(WASHINGTON) -- With less than one-half of workers having access to a retirement plan and even fewer saving enough for their old age, Congress is looking at ways to help get more Americans on track to a secure retirement.
On Thursday, the U.S. Senate Finance Committee will listen to proposals from a range of interests. On the table are such ideas as revamping the tax treatment of 401(k) plans to make the system more automatic, and possibly adding caps to make contributions less tax-favorable to higher-income workers.
The hearing comes as the so-called retirement deficient income, the gap between the pension and retirement plans Americans have today and what is necessary to maintain living standards, is at a high of $6.6 trillion, according to the Retirement Research Center.
A series of hearings are expected to take place that will look at the economy and tax code. The Finance Committee is expected to make recommendations to the new Joint Select Committee on Deficit Reduction, tasked with finding $1.6 trillion in savings to curb the federal budget deficit.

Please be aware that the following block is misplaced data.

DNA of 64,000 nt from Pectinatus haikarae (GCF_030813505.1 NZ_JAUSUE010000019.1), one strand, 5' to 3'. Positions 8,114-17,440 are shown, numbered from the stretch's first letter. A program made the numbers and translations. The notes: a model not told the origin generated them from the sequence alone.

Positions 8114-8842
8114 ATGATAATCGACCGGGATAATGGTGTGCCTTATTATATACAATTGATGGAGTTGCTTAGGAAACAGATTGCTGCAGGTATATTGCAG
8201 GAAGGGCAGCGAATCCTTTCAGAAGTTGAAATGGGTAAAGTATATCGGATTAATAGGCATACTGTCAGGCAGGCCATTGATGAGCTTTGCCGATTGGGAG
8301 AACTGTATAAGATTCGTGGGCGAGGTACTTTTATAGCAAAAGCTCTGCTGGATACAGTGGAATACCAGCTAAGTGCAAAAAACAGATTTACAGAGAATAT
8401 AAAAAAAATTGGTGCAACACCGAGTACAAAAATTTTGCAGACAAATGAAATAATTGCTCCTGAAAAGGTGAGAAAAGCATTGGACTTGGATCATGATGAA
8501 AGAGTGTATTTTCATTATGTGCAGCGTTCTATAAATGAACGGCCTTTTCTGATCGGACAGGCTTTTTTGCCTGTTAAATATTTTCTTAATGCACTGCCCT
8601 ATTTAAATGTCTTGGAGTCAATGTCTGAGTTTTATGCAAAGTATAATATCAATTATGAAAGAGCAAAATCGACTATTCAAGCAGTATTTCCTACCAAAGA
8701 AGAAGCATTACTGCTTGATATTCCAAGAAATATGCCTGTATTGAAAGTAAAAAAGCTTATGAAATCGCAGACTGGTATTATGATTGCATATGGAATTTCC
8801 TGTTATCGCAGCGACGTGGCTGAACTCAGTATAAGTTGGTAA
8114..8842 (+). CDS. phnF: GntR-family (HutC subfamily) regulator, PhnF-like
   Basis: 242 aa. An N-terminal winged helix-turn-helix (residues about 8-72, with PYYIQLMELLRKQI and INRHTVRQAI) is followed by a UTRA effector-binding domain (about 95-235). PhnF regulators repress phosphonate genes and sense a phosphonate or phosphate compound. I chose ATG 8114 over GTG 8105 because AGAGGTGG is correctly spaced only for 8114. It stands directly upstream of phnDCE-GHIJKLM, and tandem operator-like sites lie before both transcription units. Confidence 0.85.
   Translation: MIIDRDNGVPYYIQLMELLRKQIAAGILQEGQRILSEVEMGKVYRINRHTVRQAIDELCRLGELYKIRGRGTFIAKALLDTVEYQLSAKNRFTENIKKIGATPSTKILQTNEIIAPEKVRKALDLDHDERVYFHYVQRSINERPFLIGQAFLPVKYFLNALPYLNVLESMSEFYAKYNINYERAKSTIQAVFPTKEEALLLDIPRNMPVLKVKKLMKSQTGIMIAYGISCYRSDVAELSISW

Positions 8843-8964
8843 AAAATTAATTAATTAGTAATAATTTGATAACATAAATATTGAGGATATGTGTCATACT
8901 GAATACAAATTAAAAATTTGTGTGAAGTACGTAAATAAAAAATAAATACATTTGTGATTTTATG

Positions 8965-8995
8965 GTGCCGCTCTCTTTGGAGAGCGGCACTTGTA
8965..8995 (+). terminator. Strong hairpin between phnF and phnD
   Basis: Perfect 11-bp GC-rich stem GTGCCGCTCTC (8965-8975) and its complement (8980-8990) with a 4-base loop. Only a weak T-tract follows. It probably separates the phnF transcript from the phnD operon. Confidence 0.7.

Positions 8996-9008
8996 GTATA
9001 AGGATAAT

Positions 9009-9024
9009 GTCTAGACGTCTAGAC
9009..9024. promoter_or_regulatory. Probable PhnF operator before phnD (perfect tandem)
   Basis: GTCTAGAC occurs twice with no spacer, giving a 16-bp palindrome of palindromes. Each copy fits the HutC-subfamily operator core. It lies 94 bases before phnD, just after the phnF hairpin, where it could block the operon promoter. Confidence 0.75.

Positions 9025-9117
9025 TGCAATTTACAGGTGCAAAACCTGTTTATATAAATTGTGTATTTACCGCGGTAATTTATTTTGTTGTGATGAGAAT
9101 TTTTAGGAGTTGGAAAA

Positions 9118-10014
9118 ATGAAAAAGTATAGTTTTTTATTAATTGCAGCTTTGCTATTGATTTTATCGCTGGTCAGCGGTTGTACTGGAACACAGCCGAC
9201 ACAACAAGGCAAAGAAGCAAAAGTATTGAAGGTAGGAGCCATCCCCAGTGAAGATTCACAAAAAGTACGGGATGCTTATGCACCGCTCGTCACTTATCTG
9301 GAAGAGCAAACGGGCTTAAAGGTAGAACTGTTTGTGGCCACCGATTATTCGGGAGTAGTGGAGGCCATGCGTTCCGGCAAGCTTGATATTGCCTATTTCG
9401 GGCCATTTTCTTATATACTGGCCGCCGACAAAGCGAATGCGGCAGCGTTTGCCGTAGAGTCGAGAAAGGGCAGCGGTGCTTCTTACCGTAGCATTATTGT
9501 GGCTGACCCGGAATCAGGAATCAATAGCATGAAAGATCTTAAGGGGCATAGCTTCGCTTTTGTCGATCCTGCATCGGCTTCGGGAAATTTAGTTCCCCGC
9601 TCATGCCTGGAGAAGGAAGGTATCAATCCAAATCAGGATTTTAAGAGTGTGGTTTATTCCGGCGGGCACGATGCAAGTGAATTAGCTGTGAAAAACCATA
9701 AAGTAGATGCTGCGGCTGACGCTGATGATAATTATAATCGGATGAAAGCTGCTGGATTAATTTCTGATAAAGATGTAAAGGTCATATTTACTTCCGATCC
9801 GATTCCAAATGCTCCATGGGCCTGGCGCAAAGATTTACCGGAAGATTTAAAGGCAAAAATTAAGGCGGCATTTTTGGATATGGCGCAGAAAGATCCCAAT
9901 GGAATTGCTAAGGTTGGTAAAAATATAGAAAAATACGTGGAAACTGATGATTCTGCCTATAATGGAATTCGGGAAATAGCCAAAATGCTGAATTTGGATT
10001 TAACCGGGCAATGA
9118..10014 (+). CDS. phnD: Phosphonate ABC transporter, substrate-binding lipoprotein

One controversial proposal comes from the Brookings Institute. Senior Fellow William Gale will talk about reinventing 401(k)s by substituting the current deduction for contributions with a flat-rate refundable credit that would be deposited directly into the saver's account.
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